10 February 2017

L'être qui ne vient pas souvent à Paris ne sera jamais complètement élégant. Honoré de Balzac

"Whoever does not come to Paris regularly will never really be elegant."  Honoré de Balzac

It had been a long time since I'd spent quality time in Paris (I don't count last summer's forty-five minute train connections, struggling from the Gare Montparnasse to the Gare du Nord, hands full of suitcases, to be "quality Paris time"), so in November and December, I found excuses to take the train in for a couple of weekends.

One weekend in November, Jeff and I attended my third consecutive colloquium for English teachers in France.  It's a rather popular colloquium, with presenters and attendees coming from several countries in Europe.  Meeting other teachers from all over and learning about a variety of topics in English teaching is like a breath of fresh air, as there aren't many other professional development opportunities in France.

On Saturday afternoon, though, I did quietly slip away for a few hours to the 7ème arrondissement to join a few thousand fellow angry expats and other concerned citizens of the world to march in protest of the then American president-elect giant orange Twitter egg.  We met at the end of the Champ de Mars, marched up a side street along the Champ, passed in front of the Tour Eiffel, and ended near Trocadéro.

While we maybe didn't accomplish anything concrete, it was a cathartic experience to finally be surrounded by other expats who felt the same way I did instead of having to continually come up with answers to the "why?" and "how?" questions from my non-American friends.  I know protests in the U.S. have gotten and are still getting a lot of flack, but in France they are a normal, expected way of expressing your political opinion.  I (and many French people too) do think that protests and strikes disrupt everyday life far too often in France.  But I've also noticed that Americans often spend more time huffing and puffing over the personal inconveniences that they've endured as a result of protests, or at the handful of inappropriate signs they observed, or at the one or two people who turned the protest destructive, than they do listening to and trying to understand the purpose behind the protest itself and the societal problems that are screaming to be brought to light.  That is what frustrates me to no end.  It is easier to label and dismiss others than it is to stop and give a sympathetic listen.

On a more positive note, here are some fantastic musicians doing what they do best at the Châtelet Métro stop.

Just before heading back to Lille, Jeff, his friend Shiana (our host), and I topped off the weekend with a meal at a delicious and reasonably-priced Indian restaurant near the Gare du Nord.

I headed to Paris again in December, this time with Dana.  Ten years ago, we both studied the music and lyrics of the French musical Notre-Dame de Paris, the story of Victor Hugo's Hunchback of Notre-Dame, in our respective high school French classes.  Late last summer, when we discovered that the show was going to be revived twenty years after the original debuted, we were quick to snag tickets.  We arrived at the Palais de Congrès for the Saturday afternoon show.  While all but one of the original actors were different, a lot of the choreography and staging were the same or similar, and there were several actors whose interpretations I preferred over their predecessors'.  We had great seats in one of the upper sections that mysteriously had almost no one else in it, so we were told we could sit anywhere we wanted within the section.  While we kept our seats, we did take the opportunity to sing along au maximum since there was no one around to bother, especially during the encore which recaps the opening song.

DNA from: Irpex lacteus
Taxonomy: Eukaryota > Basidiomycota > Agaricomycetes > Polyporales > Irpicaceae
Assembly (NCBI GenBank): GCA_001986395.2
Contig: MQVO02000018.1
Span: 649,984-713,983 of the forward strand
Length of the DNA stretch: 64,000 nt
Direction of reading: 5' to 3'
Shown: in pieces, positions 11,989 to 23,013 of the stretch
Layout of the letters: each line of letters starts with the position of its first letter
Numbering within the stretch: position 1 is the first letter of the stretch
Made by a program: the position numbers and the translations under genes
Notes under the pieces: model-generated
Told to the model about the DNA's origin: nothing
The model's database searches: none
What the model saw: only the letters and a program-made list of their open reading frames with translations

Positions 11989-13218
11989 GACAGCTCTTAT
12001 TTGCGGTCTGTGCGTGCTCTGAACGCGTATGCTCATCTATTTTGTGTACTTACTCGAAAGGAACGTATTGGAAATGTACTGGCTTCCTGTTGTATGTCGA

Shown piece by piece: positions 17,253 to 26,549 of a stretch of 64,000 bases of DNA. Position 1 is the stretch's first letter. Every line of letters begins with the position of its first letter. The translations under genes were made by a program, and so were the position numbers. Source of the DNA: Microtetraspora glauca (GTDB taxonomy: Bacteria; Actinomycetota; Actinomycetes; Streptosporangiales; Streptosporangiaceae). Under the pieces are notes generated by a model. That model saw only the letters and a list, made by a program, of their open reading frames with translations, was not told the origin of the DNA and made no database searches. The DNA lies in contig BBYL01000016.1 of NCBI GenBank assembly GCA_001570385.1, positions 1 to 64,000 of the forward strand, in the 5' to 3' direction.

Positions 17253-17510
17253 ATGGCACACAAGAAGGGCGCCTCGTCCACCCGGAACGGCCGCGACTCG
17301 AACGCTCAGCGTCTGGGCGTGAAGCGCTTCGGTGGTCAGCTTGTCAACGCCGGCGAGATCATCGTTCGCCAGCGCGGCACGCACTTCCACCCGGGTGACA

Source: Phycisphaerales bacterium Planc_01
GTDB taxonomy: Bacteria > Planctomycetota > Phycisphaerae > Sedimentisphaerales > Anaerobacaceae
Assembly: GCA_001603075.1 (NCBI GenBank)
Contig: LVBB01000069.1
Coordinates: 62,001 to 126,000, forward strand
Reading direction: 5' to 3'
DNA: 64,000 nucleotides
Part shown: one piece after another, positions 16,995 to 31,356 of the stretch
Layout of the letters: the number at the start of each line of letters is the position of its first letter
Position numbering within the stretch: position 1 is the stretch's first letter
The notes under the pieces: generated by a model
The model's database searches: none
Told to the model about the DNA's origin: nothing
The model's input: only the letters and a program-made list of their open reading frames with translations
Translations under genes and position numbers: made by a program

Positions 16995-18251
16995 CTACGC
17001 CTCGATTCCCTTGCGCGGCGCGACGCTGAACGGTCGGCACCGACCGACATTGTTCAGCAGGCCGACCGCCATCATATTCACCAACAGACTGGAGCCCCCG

Bisous de Paris!

Yes We Cannes, Take II

Just as I came out of my start-of-the-year mono stupor, les vacances were imminent, as they often are in France.  The university had one week off at the end of October, and having a bit more energy, I quickly made some last-minute travel plans.  Destination:  Côte d'Azur, my old study abroad haunt.  It took about seven hours to span the country from Lille to Nice, but (perks of living in the big city), it is a direct high-speed train.

I didn't plan too much as I still got tired easily, but I also already knew the region well; I looked forward to visiting my favorite villages and towns, soaking in some sun and nice weather, and taking in the beautiful views of the south of France.  And oh, was it gorgeous.  Between the hills looming in the background behind every town, the endless deep blue sea, and the signature colorful Italian-influenced buildings, every picture I took was effortlessly stunning but still didn't quite capture the full beauty of the area.

Place Masséna in Nice
Though Cannes was my homebase back in the day, I stayed in a hostel in Nice and did quite a bit of village-hopping along the train line that borders the Mediterranean over the five days I spent there.  Nice is a lively city to stay in (also, there are no hostels in Cannes), and I enjoyed seeing the center of town light up in the evening as I'd never spent a night there before.  I could definitely feel the tourist vibe, but really enjoyed visiting in October when the area wasn't swarming with visitors.  There was even some jazz flute to be heard.

la salade niçoise
My first stop when my train got in Tuesday evening was a pizzeria; the pizzas in that region are some of the best I've had, maybe because it's so close to Italy and maybe because French cheeses can't be beaten.